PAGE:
The usual conundrum. If a government is democratically elected but illiberal is it a valid government? If a government favours sections of the population according to religious tenets to the detriment of those of other beliefs, even if that appeals to the majority, is it valid? This is the philosophical debate that is the problem after the Arab Spring, in particular, but not exclusively.

  • rate this

    Comment number 252.

    Maybe in Egypt (or even more generally in the Middle East) the democracy needs general election every year, and not once in 4-5 years as it is accustomed in the West? Indeed, which deity had set 4-5 years between elections? Or what an indisputable reason dictated it? It is just a tradition, custom - but it is purely western tradition/custom, foreign and perhaps unnatural for North Africa.

  • rate this

    Comment number 251.

    What's brewing? Anger. There are different results so far and I have no idea where it will end. But something is, indeed, going on. The rest? Tunisia, Greece, Bulgaria, the Tuareg, Scotland, Venezuela, OWS & UKIP for starters. A mixed field with some unattractive entries. My point is that people are fed up with cloned, puppet politicians who never deliver a thing they promise.

  • rate this

    Comment number 250.

    "something is brewing" - what? And who are "the rest"?

  • Comment number 249.

    This comment was removed because the moderators found it broke the house rules. Explain.

  • rate this

    Comment number 248.

    Egyptians want rid of Morsi not because they are 'not ready for democracy' but because last time around the Army (i.e the US) blocked the candidacy of al-Bareidi and others. Egyptians were offered a choice between bad and worse - the same 'choice' we in the 'mature' democracies face cycle after cycle. But something is brewing and Egypt, Turkey, Brazil and the rest are leading the way.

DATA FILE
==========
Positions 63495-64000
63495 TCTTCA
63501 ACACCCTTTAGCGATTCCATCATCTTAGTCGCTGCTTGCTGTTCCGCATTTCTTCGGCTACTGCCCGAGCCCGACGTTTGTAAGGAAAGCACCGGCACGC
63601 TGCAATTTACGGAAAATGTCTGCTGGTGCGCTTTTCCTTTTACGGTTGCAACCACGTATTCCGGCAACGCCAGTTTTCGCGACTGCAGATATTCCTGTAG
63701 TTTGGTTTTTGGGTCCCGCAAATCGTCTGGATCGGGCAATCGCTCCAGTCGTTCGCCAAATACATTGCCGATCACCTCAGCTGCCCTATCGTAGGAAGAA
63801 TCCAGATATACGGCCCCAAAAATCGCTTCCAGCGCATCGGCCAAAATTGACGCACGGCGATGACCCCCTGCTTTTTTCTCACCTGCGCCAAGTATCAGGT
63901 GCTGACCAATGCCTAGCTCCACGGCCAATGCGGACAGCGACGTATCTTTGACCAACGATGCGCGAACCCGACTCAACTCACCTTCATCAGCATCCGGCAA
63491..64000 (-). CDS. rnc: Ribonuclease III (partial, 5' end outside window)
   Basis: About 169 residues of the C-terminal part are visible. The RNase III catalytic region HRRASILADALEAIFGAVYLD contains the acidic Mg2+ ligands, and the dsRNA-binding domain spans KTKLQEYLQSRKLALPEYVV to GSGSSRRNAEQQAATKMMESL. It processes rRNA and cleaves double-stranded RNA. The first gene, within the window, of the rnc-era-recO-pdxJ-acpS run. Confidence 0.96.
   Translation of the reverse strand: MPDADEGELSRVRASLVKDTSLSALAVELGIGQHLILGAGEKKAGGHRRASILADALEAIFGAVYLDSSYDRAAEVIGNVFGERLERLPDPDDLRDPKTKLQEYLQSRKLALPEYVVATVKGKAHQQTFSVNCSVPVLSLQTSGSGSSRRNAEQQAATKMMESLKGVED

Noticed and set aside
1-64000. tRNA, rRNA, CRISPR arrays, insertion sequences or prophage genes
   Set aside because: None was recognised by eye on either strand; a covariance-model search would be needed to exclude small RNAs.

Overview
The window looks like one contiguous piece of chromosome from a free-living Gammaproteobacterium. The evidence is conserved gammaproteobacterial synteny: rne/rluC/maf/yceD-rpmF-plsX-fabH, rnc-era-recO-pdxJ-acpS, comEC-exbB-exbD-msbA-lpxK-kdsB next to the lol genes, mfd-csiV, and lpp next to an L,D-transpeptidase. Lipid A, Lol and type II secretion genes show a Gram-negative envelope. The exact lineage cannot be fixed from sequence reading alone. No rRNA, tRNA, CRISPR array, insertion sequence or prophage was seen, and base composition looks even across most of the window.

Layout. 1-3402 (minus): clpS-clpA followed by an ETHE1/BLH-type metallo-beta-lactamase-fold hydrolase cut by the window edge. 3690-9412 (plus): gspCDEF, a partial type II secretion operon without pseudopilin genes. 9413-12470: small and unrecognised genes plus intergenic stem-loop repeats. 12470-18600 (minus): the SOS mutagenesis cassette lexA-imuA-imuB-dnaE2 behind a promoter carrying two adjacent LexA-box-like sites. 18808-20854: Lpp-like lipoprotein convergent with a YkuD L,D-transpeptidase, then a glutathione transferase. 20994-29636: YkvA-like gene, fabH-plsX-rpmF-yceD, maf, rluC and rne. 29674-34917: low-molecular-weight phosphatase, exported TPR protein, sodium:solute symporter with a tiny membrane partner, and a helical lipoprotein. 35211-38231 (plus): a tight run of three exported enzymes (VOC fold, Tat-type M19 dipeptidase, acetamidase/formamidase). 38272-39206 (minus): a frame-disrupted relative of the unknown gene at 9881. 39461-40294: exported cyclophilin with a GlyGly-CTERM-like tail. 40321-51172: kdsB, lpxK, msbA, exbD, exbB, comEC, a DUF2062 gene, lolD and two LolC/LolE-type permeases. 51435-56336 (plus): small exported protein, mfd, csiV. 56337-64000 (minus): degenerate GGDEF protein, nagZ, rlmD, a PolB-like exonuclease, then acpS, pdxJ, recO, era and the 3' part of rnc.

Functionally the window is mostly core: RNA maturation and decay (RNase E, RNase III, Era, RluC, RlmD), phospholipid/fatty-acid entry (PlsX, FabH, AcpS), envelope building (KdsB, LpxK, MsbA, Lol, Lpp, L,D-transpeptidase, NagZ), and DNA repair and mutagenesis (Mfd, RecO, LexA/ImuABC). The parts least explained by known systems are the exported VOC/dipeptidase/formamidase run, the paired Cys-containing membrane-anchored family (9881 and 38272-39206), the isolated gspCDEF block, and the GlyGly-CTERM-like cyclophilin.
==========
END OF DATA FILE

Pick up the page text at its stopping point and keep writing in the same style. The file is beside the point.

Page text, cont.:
• rate this

    Comment number 247.

    Judging from the posts here, the USA is being blamed for supporting a) Morsi, b) the opposition and c) the army. It is true that Americans tend to forget that they fought each other in the bloodiest war of the 19th century, and believe that democracy can heal all wounds, but blaming them for everything is simply evidence of doctrinaire teaching.

  • rate this

    Comment number 246.

    I think if Islamists fall in Egypt, that will be the catalyst for the rest of North Africa. Westerners were naïve to think that people who lived in religious freedoms and with women's rights, suddenly will go back to the middle ages. The same thing is true in Syria, no wonder no one wants the rebels after beheading everyone who do not agree with them. Assad is a 100 times better than any Jihadi.

  • rate this

    Comment number 245.

    48 hours the we kill you!


    When will the EU be inviting them to join?

  • rate this

    Comment number 244.

    Looks like the days of single minded god fearing regime are under threat.
    The commonality between Morsi supporters and Erdogan supporters is always the threat of violence. Well if this what god fearing means then me thinks they're fearing the wrong thing. Oopsy daisy then. Funny how the internet is liberating peoples minds.

  • rate this

    Comment number 243.

    The reason for the instability in the Middle East is that the most powerful nations in the region (Egypt, Iran and Israel) are under the control of religious extremists pushing divine right and manifest destiny over their main religion and the region. Until all 3 of these countries dump or are forced to dump those extremists currently in office, there will be no improvement in the Middle East.

  • rate this

    Comment number 242.

    Er, examples of the decline you say that secularism brings please.


Page 1 of 14


More Middle East stories



Copyright © 2015 BBC. The BBC is not responsible for the content of external sites. Read more.

This page is best viewed in an up-to-date web browser with style sheets (CSS) enabled. While you will be able to view the content of this page in your current browser, you will not be able to get the full visual experience. Please consider upgrading your browser software or enabling style sheets (CSS) if you are able to do so.